Add a little water or dry cement as you go to get to the right consistency.
Don’t forget, this is quick-setting cement, so you have about 5 minutes before it starts to set, and becomes difficult to work with.
Be sure and stir the mix really well, so there aren’t any lumps.
Step 3: Create the diy cement vase form
I mixed my cement directly in the cup I would be using for my diy concrete vase.
But you can easily create your mixture in a separate container and then fill your vase form using that mix.
Once I had my cement at the correct consistency and at the desired level of the cup, I added my wide straw.
Since I had already prepared my straw and covered it in plastic wrap, I just gently pushed it into the quick-setting cement mix.
I pushed it down 3/4 of the way and made sure it was standing up straight, not at an angle.
After all, I didn’t want the middle of the vase to be wonky.
Then I tapped the cement-filled cup on the tabletop to help release any air bubbles.
To remove air bubbles along the top of the cement, gently pop them and smooth the surface.
Otherwise, your easy diy concrete vase will harden with the air bubbles.
Now ~ time to wait and let it dry….. (That’s the hard part for me – I want immediate results – I have a hard time walking away and waiting. Grr!)
While I was waiting, I also made a larger diy concrete vase using a chocolate mix container and a toilet paper roll for the hole.
Step 4: Complete your simple cement diy vase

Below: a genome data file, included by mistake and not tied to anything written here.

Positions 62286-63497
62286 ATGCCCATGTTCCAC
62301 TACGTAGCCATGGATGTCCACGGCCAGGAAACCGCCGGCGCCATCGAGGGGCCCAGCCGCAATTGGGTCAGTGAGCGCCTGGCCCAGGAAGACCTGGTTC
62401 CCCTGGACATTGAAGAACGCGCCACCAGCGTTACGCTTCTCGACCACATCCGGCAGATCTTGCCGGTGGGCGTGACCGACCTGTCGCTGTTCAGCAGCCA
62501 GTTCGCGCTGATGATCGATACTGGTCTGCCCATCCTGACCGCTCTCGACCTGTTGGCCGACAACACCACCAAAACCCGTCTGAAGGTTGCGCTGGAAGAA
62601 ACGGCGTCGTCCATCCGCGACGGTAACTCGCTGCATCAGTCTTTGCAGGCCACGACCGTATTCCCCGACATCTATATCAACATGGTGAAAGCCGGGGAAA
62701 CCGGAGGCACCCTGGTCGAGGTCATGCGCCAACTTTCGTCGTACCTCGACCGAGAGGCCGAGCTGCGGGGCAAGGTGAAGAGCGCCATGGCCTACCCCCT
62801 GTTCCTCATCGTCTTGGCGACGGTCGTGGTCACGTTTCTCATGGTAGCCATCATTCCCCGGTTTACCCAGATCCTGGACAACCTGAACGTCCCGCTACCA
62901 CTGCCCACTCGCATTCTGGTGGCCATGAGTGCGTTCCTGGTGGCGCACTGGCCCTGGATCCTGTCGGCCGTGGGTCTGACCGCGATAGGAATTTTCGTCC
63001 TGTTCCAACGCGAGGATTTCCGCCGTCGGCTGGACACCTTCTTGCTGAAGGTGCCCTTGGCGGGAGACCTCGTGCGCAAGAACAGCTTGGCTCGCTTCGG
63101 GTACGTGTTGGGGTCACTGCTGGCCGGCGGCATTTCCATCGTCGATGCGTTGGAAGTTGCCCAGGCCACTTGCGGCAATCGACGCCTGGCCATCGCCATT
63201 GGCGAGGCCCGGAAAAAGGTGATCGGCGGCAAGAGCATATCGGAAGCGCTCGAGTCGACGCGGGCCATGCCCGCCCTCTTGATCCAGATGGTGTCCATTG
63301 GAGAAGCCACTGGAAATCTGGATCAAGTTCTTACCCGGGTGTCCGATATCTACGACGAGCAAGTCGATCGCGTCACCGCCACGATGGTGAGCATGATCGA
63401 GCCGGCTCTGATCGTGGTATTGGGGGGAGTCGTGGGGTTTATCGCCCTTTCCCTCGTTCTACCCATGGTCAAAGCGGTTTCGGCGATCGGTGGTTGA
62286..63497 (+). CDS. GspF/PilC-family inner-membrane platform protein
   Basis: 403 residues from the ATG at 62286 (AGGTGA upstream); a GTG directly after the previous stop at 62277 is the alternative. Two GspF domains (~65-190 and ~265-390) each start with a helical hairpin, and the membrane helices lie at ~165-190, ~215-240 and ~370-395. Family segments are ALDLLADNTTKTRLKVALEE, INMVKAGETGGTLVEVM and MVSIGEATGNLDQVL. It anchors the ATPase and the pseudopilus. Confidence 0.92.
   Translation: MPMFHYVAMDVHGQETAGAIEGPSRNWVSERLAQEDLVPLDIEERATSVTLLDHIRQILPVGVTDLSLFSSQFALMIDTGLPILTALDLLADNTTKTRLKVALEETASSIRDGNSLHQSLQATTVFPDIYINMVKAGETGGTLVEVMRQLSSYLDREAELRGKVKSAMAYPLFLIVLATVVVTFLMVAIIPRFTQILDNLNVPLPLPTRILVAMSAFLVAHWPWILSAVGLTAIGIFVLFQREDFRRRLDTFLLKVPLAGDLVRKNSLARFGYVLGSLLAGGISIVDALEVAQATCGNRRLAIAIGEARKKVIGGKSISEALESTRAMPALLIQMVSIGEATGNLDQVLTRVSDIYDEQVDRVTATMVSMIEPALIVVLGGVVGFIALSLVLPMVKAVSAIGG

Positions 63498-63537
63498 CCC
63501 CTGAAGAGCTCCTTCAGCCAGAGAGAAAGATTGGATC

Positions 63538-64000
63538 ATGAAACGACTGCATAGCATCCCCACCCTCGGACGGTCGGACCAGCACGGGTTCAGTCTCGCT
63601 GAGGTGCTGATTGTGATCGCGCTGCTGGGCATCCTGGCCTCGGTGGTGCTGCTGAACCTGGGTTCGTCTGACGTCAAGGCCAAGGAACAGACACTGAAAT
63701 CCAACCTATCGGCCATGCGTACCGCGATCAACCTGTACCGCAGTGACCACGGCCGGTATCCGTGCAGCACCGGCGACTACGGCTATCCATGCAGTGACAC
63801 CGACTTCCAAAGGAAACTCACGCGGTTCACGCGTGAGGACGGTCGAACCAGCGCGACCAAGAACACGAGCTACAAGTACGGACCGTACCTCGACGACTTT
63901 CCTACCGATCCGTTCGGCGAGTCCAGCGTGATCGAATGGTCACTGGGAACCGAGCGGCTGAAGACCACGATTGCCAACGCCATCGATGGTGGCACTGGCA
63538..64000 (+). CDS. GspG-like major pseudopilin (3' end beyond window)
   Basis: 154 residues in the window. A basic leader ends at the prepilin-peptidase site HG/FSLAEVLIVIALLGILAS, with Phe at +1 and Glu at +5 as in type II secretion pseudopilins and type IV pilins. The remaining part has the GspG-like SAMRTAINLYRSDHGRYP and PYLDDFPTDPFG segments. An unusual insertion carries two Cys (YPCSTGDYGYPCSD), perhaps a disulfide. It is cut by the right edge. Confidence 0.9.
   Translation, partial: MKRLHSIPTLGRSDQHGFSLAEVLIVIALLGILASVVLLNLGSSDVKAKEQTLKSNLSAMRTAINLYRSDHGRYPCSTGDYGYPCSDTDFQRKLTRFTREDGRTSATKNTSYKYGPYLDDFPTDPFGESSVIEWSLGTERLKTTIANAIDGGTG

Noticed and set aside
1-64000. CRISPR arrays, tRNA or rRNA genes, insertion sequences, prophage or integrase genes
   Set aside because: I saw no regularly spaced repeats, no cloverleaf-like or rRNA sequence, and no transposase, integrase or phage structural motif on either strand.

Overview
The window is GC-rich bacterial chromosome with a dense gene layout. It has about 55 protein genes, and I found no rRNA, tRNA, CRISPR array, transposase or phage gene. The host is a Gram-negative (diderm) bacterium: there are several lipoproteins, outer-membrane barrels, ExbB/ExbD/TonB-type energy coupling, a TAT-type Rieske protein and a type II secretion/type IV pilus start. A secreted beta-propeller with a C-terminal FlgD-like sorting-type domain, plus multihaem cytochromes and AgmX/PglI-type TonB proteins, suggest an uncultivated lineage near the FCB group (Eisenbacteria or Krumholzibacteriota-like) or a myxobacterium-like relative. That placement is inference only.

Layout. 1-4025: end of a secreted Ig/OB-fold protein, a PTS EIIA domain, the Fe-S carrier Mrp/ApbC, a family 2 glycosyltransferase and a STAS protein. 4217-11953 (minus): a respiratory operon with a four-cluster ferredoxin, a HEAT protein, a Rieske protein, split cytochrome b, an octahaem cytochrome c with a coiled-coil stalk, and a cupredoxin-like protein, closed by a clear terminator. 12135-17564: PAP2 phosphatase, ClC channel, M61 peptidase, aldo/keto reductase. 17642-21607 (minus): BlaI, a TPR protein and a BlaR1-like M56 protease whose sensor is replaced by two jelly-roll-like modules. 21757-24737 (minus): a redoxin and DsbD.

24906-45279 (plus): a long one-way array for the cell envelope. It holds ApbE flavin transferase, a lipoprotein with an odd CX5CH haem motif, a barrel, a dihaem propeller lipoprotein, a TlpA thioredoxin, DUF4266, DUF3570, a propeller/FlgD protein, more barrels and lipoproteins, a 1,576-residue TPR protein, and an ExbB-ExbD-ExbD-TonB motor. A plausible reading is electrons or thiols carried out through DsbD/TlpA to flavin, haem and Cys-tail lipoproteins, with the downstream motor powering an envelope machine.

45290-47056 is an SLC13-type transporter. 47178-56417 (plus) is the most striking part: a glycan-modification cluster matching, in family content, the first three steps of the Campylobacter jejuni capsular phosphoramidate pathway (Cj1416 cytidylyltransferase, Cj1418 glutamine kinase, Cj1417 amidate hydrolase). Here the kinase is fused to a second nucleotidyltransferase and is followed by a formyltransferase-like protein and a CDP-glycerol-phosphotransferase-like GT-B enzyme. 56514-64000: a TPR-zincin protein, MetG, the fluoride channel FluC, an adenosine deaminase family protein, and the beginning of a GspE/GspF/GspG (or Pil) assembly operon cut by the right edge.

After waiting 24 hours for your cement diy vase to dry, carefully remove the plastic cup from the outside.
This was very easy because the disposable cup I used was easy to cut and then tear away from the cement.
I was pleasantly surprised at the smoothness of the outside of the concrete diy vase.
Then I gently twisted and pulled the straw and plastic wrap out of the middle.
It came away very easily. Yay!
The top edge of the diy cement vase was a little rough.
The cement wasn’t completely cured. That takes about 48 hours (per the instructions).
So I dabbed my fingers with a little water and ran them across the rough edges. This smoothed them out a little.
Then I took some sandpaper and lightly sanded the rough edges. That really helped with the overall look of the vase.
Step 5: Seal your cement vase
Once your vase is done, you will want to seal it so the water doesn't get absorbed into the cement and then evaporate.
You want your vase to hold the water.
Be sure and seal both the outside and the inside of your vase.
You now have a super simple diy concrete vase.
Enhancing your easy diy cement vase
You can just leave your cement diy vase as-is, but if you want to enhance it, then paint it.
The disposable drinking cup I used had rings around the middle of it.
I decided to use them as an easy guide to tape off the middle.
Then I painted that section white and finished it with a clear coat of sealer.
*Note: I had read that cement doesn’t take paint well, but mine took the paint very nicely.
Check out the 3 easy diy cement vases I made…
Plus they look great on my Father’s Day tablescape.